Botanical Survey of India (BSI) and Natural History Museum (NHM), UK signed a Memorandum of Understanding for cooperation in the field of genetic/taxonomic studies, research and training, conservation in India, including species and habitat conservation assessments, etc here today.
The MoU was signed by Director, BSI Dr Paramjit Singh and Head of the Algae, Fungi and Plants Division, NHM, Dr Sandra Knapp, in the presence of Union Minister for Environment, Forest & Climate Change, Dr Harsh Vardhan.
The MoU will pave the way for BSI staff to work in Natural History Museum, London and vice-versa and they will share fairly and equitably the benefits that may arise from the collection, study and conservation of the plant materials such as seeds, herbarium specimens and tissue samples and exchange associated data and images. NHM will help BSI in capacity building in areas of systematic botany and long-term conservation of plant genetic resources in India.
Botanical research has a long history in India, and modern scientific institutions have developed over two centuries. The collection of Indian plants held in UK institutions, together with India's own tremendous collections, are an invaluable resource for modern Indian botanical science. Collections, digitisation and study by Indian scientists will make these openly available for wider scientific use in India in areas such as biodiversity conservation, environmental protection, and preservation of plant resources for use in traditional health systems by rural communities.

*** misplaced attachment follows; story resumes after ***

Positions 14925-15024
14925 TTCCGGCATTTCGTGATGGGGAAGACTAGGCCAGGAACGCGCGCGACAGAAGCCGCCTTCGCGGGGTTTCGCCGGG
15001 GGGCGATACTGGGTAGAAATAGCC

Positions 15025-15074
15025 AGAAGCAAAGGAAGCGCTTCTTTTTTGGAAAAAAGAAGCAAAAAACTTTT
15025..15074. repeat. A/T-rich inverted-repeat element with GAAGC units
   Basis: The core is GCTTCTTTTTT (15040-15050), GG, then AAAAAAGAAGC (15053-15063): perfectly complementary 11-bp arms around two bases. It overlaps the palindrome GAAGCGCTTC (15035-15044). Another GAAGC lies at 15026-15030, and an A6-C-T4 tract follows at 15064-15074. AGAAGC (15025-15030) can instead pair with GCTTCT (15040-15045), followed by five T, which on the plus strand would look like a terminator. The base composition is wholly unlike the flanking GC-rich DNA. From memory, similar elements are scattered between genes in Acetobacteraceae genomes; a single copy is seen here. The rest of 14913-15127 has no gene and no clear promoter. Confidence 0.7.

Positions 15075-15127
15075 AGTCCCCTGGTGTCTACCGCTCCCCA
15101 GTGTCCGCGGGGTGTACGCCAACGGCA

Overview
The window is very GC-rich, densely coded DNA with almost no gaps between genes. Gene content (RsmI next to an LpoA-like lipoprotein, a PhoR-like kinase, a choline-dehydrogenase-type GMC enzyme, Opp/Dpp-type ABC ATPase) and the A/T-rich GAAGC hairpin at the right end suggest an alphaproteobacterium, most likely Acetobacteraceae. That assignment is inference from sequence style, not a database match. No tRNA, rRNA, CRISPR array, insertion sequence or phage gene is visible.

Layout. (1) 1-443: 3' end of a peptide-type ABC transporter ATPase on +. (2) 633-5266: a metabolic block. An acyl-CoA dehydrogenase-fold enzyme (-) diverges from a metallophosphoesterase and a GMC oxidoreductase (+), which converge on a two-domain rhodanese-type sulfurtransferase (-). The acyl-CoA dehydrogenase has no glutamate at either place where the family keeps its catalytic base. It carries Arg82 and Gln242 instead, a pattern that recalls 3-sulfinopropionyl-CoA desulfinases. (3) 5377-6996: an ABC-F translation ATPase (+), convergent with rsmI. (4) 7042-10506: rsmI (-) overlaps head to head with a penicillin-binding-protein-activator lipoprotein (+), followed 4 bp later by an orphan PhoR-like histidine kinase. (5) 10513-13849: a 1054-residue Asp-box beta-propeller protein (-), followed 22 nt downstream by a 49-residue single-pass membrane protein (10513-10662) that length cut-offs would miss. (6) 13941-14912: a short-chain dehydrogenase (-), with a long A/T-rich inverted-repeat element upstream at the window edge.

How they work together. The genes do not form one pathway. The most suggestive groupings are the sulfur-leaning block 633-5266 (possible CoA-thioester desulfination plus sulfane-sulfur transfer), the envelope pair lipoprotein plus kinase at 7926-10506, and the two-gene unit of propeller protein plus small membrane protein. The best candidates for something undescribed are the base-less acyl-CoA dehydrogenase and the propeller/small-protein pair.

Lakhs of herbarium specimens of Indian plants are located in the Natural History Museum in London, and a renewed partnership with the Botanical Survey of India is creating digital images of these specimens to make them available to Indian science.
Three staff members of BSI have received Rutherford Fellowships (funded by the UK government's Department for Business, Energy and Industrial Strategy - BEIS) to undertake this important work in London. They have received training in all aspects of digitisation and herbarium curation, and have already imaged some 16,000 sheets in plant families that are essential to crop science and food security. At the same time two botanists from NHM are working in BSI herbaria throughout the country, identifying specimens, capacity building, interacting with young Indian taxonomists and exchanging ideas.
This open science and collaboration is a core goal of both Botanical Survey of India and Natural History Museum, signing of the Memorandum of Understanding between BSI and NHM is set to develop further to the benefit of both India and the UK. Both countries are committed to the use of scientific evidence to support the goals of the Convention on Biological Diversity, CITES and the Nagoya Protocol - this MOU will enable research that will underpin these national responsibilities.
Capacity building and scientific exchange between India and the UK will also be central to future work under the Memorandum of Understanding and will enable learning from each other and work collaboratively to address important scientific questions and deliver benefit to humanity.
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